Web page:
2. 15.2. Leader/Followers **
      3. 15.3. Active Object **
      4. 15.4. Monitor Object **
    8. 16. Synchronization
      1. 16.1. Guarded Suspension **
      2. 16.2. Future **
      3. 16.3. Thread-Safe Interface *
      4. 16.4. Double-Checked Locking
      5. 16.5. Strategized Locking **
      6. 16.6. Scoped Locking **
      7. 16.7. Thread-Specific Storage
      8. 16.8. Copied Value **
      9. 16.9. Immutable Value **
    9. 17. Object Interaction
      1. 17.1. Observer **
      2. 17.2. Double Dispatch **
      3. 17.3. Mediator *
      4. 17.4. Command **
      5. 17.5. Memento **
      6. 17.6. Context Object **
      7. 17.7. Data Transfer Object **
      8. 17.8. Message **
    10. 18. Adaptation and Extension
      1. 18.1. Bridge **
      2. 18.2. Object Adapter **
      3. 18.3. Chain of Responsibility *
      4. 18.4. Interpreter
      5. 18.5. Interceptor **
      6. 18.6. Visitor **
      7. 18.7. Decorator
      8. 18.8. Execute-Around Object **
      9. 18.9. Template Method *
      10. 18.10. Strategy **
      11. 18.11. Null Object **
      12. 18.12. Wrapper Facade **
      13. 18.13. Declarative Component Configuration *
    11. 19. Modal Behavior
      1. 19.1. Objects for States *
      2. 19.2. Methods for States *
      3. 19.3. Collections for States **
    12. 20. Resource Management
      1. 20.1. Container *
      2. 20.2. Component Configurator *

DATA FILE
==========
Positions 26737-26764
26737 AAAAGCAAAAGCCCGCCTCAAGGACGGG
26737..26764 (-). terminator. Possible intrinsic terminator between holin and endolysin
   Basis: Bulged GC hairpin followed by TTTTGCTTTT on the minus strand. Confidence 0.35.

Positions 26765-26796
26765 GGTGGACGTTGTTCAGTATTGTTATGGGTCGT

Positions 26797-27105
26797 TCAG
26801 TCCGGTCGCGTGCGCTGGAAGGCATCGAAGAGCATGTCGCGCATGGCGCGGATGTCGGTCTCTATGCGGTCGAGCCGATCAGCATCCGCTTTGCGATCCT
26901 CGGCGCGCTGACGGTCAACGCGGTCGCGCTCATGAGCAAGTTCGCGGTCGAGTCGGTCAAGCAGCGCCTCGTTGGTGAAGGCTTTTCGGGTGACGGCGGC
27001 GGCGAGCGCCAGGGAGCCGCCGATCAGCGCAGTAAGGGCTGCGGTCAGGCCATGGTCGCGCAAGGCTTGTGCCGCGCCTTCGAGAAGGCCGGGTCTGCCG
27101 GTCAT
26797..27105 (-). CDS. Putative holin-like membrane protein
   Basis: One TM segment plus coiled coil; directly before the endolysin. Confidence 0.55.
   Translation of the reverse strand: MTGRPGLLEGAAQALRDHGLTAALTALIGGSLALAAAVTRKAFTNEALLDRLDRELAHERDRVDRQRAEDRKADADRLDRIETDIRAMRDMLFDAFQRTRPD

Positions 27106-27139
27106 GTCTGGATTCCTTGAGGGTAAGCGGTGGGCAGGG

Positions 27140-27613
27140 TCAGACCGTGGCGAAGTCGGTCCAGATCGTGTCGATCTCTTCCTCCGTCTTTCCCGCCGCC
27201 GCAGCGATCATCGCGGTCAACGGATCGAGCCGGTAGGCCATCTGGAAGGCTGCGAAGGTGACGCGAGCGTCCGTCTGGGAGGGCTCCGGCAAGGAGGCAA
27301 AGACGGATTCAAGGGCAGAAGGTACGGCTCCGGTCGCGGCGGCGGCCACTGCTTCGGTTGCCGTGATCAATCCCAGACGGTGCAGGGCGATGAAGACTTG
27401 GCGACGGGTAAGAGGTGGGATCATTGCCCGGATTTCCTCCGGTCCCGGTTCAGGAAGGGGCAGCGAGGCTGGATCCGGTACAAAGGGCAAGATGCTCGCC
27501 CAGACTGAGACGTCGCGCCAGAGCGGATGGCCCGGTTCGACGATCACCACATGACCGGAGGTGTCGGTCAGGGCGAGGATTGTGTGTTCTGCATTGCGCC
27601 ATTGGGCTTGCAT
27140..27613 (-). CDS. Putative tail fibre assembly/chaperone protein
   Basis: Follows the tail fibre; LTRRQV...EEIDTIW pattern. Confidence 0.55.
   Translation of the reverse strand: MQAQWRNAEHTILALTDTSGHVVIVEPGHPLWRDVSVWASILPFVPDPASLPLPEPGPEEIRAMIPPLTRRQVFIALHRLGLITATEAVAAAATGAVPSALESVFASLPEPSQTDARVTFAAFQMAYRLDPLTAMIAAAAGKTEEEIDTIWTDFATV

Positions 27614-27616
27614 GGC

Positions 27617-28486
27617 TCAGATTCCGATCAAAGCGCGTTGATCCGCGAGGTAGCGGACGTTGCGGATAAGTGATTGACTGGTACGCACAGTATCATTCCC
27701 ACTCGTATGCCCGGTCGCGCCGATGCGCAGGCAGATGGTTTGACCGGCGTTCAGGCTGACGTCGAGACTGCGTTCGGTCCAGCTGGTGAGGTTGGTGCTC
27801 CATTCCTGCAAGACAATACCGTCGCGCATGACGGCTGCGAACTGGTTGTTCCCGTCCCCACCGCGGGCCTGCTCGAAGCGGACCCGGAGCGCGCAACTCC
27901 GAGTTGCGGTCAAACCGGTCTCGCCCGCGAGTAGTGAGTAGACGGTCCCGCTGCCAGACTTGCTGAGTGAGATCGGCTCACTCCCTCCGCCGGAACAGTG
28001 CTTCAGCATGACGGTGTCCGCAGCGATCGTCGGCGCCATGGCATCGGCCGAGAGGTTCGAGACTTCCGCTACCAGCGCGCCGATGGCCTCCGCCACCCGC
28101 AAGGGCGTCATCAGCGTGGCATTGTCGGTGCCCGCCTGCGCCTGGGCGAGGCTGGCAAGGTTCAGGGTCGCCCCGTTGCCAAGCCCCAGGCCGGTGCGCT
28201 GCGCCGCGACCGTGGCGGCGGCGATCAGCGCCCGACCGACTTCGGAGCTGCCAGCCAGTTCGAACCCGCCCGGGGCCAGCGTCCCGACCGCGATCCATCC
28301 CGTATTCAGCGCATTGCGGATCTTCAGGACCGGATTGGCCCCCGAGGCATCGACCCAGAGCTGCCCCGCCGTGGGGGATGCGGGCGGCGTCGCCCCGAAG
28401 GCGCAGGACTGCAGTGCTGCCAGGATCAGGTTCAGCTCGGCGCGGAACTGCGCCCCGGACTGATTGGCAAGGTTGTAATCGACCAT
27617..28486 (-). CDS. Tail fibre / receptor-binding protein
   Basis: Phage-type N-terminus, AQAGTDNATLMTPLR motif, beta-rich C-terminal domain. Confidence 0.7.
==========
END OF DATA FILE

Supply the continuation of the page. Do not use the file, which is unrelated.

3. 20.3. Object Manager **
      4. 20.4. Lookup **
      5. 20.5. Virtual Proxy **
      6. 20.6. Lifecycle Callback **
      7. 20.7. Task Coordinator *
      8. 20.8. Resource Pool **
      9. 20.9. Resource Cache **
      10. 20.10. Lazy Acquisition **
      11. 20.11. Eager Acquisition **
      12. 20.12. Partial Acquisition *
      13. 20.13. Activator **
      14. 20.14. Evictor **
      15. 20.15. Leasing **
      16. 20.16. Automated Garbage Collection **
      17. 20.17. Counting Handle **
      18. 20.18. Abstract Factory **
      19. 20.19. Builder *
      20. 20.20. Factory Method **
      21. 20.21. Disposal Method **
    13. 21. Database Access
      1. 21.1. Database Access Layer **
      2. 21.2. Data Mapper **
      3. 21.3. Row Data Gateway **
      4. 21.4. Table Data Gateway **
      5. 21.5. Active Record
    14. 22. A Departing Thought
    15. Glossary
    16. References